CHARLESTON, W.Va. -- The Valley View is a slick bimonthly magazine focusing on Putnam County. Its editor solicited me to do the cover story and related photography for their inaugural issue in August 2013, "Our Most Valuable Resource." They blurbed it: "A Hurricane resident urges thoughtful stewardship of our plentiful water." (Contact me at ...@daneagle.com and I will send you a reformatted .pdf copy.)
The recent atrocity committed upon the Elk River has no doubt awakened a lot of folks to the fact that when your water supply becomes toxic, you are truly up the creek.
That debacle lasted only a few days. Imagine what would happen if the damage wrought by that storage tank negligence had been permanent? All government facilities closed. Businesses moving outside the area affected or closing for good. Property values dropping below zero because no one wants any part of a toxic waste dump, even if you were giving it away.
As the owner of a sign and printing business, I have years of experience managing flammable and fatal-if-ingested chemicals. Granted, the largest tank ever on my premises held only 275 gallons, but I was highly motivated to, as a leadership course in the Army taught me, "always have viable contingency plans."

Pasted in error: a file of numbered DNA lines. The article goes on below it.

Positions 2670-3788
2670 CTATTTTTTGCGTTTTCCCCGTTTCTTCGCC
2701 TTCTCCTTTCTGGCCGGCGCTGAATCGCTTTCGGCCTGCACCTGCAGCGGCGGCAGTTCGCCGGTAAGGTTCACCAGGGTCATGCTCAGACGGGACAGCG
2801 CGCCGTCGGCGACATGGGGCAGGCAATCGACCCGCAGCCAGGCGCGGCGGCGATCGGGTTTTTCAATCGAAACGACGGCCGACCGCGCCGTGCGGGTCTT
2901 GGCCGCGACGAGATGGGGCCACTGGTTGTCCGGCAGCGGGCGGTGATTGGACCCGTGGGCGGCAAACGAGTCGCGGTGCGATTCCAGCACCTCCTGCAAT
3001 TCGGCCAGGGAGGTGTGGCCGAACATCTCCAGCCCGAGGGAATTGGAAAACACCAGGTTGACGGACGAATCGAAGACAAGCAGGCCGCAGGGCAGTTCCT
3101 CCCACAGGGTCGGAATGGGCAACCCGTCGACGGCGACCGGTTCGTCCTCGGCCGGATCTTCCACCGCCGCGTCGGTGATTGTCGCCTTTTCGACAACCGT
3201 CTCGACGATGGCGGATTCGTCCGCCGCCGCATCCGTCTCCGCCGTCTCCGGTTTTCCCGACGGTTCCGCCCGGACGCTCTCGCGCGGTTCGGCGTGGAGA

Hence, acidic, caustic and petrochemicals were stored separately, and there was always an ample supply of suitable empty containers to which contents of a leaking one could be transferred. Things especially dangerous were stored within a second, larger container.
Besides considerations for visitor, employee and my own personal safety, I am a skinflint who hates to see costly materials wasted. But the biggest motivator was that my family and I lived next door to and downhill from my business. I have always said that owners of coal mines, chemical plants and other potential polluters should have to do the same -- especially billionaires like the chemical company-owning Koch brothers who spend millions every year slandering West Virginia on TV and in other ads accusing us of having a "bad business climate" and being a "judicial hellhole."
Translation of the Koch diatribes: West Virginia has laws which limit "hooray for us and to hell with West Virginians!" environmental rapists like them dumping any scummy waste they want to into our soil, air and water.
And, hellishly for the Koches, their kith and kin, West Virginia's courts at least marginally enforce those laws. The Elk River incident should convince any reasonable person that our Legislature and courts need to do more, not less.